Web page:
Ideas for Accessible Communications

Date:

The Disability Support Network at work recently ran a survey on “accessible communications”, to develop guidance on how to make communications (especially internal staff comms) more accessible to everyone. I grabbed a copy of my submission because I thought it would be useful to share more widely, so here it is. Please note that these are based on my own experiences only. I am in no way suggesting that these are the only things you would need to do to ensure your communications are fully accessible. They’re just some things to keep in mind.


Policies/procedures/guidance can be stressful to use if anything is vague or inconsistent, or if it looks like there might be more information implied than is explicitly given (a common cause of this is use of jargon in e.g. HR policies). Emails relating to these policies have similar problems, made worse because they tend to be very brief.

Online meetings can be very helpful, but can also be exhausting, especially if there are too many people, or not enough structure. Larger meetings & webinars without agendas (or where the agenda is ignored, or timings are allowed to drift without acknowledgement) are very stressful, as are those where there is not enough structure to ensure fair opportunities to contribute.

Written reference documents and communications should:

  • Be carefully checked for consistency and clarity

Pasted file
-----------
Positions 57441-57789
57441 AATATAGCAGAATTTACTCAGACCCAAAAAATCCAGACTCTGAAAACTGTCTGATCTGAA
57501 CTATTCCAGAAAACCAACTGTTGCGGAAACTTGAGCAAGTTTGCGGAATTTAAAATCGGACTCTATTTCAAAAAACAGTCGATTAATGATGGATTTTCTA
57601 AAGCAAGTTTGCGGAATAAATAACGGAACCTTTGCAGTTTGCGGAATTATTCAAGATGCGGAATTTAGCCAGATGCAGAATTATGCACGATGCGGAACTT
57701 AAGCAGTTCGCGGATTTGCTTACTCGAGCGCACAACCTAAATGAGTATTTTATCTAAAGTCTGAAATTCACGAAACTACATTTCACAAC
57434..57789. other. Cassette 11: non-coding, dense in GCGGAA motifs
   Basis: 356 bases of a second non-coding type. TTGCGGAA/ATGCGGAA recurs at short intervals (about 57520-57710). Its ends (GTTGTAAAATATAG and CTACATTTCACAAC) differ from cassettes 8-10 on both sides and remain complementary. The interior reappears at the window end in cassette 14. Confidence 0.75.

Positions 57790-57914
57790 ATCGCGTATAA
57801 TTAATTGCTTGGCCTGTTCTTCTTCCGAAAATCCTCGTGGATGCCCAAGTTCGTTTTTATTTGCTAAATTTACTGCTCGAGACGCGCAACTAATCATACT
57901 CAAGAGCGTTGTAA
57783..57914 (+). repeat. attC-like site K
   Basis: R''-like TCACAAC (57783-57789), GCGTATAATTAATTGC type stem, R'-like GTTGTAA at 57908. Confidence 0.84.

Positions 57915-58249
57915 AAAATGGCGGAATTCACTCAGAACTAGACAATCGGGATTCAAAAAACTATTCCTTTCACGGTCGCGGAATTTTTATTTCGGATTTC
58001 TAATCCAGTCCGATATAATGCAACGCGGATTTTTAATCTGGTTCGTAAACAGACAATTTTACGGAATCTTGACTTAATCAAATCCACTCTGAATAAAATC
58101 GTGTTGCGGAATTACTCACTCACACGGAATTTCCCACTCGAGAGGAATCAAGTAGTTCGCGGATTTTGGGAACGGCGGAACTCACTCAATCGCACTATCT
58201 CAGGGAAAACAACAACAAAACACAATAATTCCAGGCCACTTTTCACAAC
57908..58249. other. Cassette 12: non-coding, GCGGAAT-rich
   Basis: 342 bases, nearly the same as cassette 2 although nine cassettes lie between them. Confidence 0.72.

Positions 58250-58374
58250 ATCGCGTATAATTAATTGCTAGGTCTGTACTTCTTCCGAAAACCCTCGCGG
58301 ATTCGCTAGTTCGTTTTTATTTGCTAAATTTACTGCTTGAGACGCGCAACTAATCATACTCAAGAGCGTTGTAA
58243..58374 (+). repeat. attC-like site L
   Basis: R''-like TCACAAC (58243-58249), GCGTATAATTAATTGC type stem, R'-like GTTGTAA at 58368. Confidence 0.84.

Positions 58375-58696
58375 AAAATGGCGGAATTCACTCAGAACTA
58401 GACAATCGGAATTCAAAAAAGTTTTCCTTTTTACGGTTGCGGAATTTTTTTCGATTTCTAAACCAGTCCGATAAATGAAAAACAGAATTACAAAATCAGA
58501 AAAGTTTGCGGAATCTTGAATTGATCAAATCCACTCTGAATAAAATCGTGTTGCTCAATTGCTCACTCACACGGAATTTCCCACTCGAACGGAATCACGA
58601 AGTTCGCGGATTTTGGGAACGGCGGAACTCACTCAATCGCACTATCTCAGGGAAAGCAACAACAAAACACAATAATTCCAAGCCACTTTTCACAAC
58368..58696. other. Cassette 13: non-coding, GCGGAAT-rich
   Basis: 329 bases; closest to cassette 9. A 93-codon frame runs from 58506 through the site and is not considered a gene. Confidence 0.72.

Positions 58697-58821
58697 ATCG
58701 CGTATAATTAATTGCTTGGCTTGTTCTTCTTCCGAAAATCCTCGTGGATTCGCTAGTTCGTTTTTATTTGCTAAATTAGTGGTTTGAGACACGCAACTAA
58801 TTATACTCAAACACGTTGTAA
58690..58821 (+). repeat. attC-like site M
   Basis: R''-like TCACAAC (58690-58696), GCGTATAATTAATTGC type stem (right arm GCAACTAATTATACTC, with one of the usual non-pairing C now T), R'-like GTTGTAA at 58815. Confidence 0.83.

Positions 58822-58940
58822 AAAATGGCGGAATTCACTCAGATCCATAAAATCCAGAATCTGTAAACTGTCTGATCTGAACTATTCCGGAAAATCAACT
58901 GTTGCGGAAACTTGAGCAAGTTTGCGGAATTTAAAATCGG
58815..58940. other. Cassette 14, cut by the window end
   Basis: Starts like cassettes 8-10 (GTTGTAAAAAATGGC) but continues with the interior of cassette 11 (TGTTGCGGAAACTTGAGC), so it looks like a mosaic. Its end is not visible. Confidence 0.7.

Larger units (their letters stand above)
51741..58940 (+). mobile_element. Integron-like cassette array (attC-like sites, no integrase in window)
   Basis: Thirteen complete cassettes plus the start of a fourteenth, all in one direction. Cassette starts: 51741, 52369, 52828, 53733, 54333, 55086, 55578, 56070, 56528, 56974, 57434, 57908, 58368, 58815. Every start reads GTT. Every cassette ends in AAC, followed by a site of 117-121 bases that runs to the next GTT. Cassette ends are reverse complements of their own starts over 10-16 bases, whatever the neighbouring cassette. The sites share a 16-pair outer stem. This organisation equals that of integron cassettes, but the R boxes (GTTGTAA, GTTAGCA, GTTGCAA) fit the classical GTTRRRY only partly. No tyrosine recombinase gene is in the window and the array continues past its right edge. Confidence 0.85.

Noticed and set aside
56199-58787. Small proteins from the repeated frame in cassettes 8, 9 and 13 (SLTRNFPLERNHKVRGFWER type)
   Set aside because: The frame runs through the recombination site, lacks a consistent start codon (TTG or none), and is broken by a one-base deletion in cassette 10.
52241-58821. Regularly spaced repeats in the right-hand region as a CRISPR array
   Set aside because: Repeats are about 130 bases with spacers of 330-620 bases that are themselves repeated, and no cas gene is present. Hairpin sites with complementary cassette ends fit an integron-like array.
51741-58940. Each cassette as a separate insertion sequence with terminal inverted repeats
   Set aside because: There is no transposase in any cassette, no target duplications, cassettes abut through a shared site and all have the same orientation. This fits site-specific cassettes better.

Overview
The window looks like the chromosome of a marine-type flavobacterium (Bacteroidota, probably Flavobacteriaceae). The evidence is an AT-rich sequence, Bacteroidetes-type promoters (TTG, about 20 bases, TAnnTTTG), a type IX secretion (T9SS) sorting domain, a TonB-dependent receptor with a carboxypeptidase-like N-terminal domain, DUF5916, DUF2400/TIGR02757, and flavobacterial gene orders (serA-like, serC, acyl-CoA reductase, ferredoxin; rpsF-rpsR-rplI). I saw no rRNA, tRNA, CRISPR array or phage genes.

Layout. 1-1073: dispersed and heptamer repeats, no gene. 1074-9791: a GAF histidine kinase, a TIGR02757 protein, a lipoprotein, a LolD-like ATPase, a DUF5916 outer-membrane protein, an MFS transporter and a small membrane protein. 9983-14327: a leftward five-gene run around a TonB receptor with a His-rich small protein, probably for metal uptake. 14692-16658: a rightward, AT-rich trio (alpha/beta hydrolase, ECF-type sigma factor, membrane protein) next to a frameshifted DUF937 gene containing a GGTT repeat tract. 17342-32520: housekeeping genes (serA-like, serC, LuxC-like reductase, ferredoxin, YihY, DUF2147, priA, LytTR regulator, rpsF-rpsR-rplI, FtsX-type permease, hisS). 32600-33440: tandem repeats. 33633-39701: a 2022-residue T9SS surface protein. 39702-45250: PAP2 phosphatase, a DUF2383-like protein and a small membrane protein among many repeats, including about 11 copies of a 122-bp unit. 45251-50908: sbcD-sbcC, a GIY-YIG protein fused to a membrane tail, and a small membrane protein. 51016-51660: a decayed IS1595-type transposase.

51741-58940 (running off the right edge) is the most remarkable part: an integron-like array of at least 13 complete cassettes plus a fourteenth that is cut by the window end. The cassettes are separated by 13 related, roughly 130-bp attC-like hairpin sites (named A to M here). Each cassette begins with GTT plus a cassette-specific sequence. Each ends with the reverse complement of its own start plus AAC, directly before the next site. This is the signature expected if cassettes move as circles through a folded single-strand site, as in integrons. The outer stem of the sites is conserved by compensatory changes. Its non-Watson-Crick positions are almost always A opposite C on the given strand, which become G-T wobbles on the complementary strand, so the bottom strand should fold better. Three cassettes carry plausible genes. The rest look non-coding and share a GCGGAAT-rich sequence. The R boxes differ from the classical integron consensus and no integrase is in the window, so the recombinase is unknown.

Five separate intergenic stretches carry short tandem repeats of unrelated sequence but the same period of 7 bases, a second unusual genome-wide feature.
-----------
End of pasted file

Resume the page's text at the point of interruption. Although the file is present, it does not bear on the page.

• Have all all key points explicitly stated
  • Explicitly acknowledge the need for flexibility where it is necessary, rather than implying or hinting at it
  • Clearly define jargon & acronyms where they are necessary to the point being made, and avoid them otherwise
  • Include links to longer, more explicit versions where space is tight
  • Provide clear bullet-point summaries with links to the details

Online meetings should:

  • Include sufficient break time (at least 10 minutes out of every hour) and not allow this to be compromised just because a speaker has misjudged the length of their talk
  • Include initial “settling-in” time in agendas to avoid timing getting messed up from the start
  • Ensure the agenda is stuck to, or that divergence from the agenda is acknowledged explicitly by the chair and updated timing briefly discussed to ensure everyone is clear
  • Establish a norm for participation at the start of the meeting and stick to it e.g. ask people to raise hands when they have a point to make, or have specific time for round-robin contributions
  • Ensure quiet/introverted people have space to contribute, but don’t force them to do so if they have nothing to add at the time
  • Offer a text-based alternative to contributing verbally
  • If appropriate, at the start of the meeting assign specific roles of:
    • Gatekeeper: ensures everyone has a chance to contribute
    • Timekeeper: ensures meeting runs to time
    • Scribe: ensures a consistent record of the meeting
  • Be chaired by someone with the confidence to enforce the above: offer training to all staff on chairing meetings to ensure everyone has the skills to run a meeting effectively

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